APTQI Joins Nearly 100 Stakeholders Urging Congressional Proceedings on Medicare Payment Reform
APTQI, along with a group of 96 organizations representing more than one million physician and non-physician health care clinicians, signed a letter to Congressional leadership requesting the immediate initiation of formal proceedings — including hearings, roundtables, and expert panels — to discuss reforms to the Medicare physician payment system.
In a February 25 letter addressed to Senate Finance Chairman Ron Wyden (D-OR) and Ranking Member Mike Crapo (R-ID), House Ways and Means Chairman Richard Neal (D-MA) and Ranking Member Kevin Brady (R-TX), and House Energy and Commerce Chairman Frank Pallone (D-NJ) and Ranking Member Cathy McMorris Rodgers (R-WA), the groups stressed the importance of continued access to care for Medicare beneficiaries. The health care clinician groups signaled their appreciation of Congress’ actions over the last several years to mitigate scheduled cuts to the Medicare Physician Fee Schedule (MPFS) but remain concerned about systemic issues within Medicare’s current payment system, which have been exacerbated by the ongoing COVID-19 pandemic.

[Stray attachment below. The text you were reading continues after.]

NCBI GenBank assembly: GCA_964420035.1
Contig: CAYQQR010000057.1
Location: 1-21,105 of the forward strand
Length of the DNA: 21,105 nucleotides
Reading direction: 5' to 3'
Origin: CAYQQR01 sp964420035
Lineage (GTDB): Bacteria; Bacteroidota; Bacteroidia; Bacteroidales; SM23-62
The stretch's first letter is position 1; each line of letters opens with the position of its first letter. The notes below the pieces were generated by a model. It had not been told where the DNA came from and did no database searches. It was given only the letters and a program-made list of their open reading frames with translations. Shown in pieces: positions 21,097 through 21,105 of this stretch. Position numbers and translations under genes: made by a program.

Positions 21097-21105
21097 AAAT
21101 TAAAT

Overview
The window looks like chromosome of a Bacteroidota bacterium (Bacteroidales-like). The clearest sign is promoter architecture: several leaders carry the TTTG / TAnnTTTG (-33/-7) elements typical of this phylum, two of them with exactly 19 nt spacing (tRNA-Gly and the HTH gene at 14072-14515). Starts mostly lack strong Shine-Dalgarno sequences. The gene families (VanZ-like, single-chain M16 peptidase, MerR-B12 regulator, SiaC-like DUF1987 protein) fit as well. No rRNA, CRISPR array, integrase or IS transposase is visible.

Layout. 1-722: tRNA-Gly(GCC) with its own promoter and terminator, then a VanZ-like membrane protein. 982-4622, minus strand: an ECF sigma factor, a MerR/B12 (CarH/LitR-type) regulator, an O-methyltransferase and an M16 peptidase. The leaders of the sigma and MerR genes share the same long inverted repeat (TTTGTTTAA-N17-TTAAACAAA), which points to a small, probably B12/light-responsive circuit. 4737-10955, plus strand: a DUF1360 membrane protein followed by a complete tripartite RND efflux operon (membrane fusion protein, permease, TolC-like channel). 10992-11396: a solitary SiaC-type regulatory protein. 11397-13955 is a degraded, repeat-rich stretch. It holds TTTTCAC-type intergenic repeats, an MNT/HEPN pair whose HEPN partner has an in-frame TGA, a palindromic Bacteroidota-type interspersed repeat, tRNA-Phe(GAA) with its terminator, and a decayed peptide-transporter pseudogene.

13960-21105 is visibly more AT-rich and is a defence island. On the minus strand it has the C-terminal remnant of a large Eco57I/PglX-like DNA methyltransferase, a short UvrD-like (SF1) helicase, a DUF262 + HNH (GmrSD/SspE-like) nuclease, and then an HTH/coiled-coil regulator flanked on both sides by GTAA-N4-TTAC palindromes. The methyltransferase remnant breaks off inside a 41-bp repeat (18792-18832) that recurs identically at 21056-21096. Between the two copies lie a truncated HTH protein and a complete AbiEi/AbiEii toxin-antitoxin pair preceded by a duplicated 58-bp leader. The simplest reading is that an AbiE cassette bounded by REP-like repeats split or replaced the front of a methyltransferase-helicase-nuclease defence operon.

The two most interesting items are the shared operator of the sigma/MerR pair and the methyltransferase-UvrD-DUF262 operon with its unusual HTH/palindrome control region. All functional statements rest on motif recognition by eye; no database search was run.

The letter also cites concerns about challenges associated with the Medicare Access and CHIP Reauthorization Act’s (MACRA) Quality Payment Program (QPP), which currently prevents most clinicians from meaningfully participating in the program.
“The inherent instability of the MPFS, coupled with the shortcomings of MACRA’s QPP, has created an environment where many practices have seen their payments decrease year-over-year, despite increasing costs and growing inflation. Building on the broad bipartisan and bicameral support for recent efforts to mitigate steep payment cuts, our organizations welcome the opportunity to work together to establish a pathway for identifying policy solutions that will ensure long-term stability for the MPFS,” the organizations wrote.
In addition to APTQI, the American Physical Therapy Association, the Private Practice Section of the American Physical Therapy Association, the National Board for Certification in Occupational Therapy, Inc, and the American Occupational Therapy Association also joined in signing the letter.
To read the full text of the letter, CLICK HERE.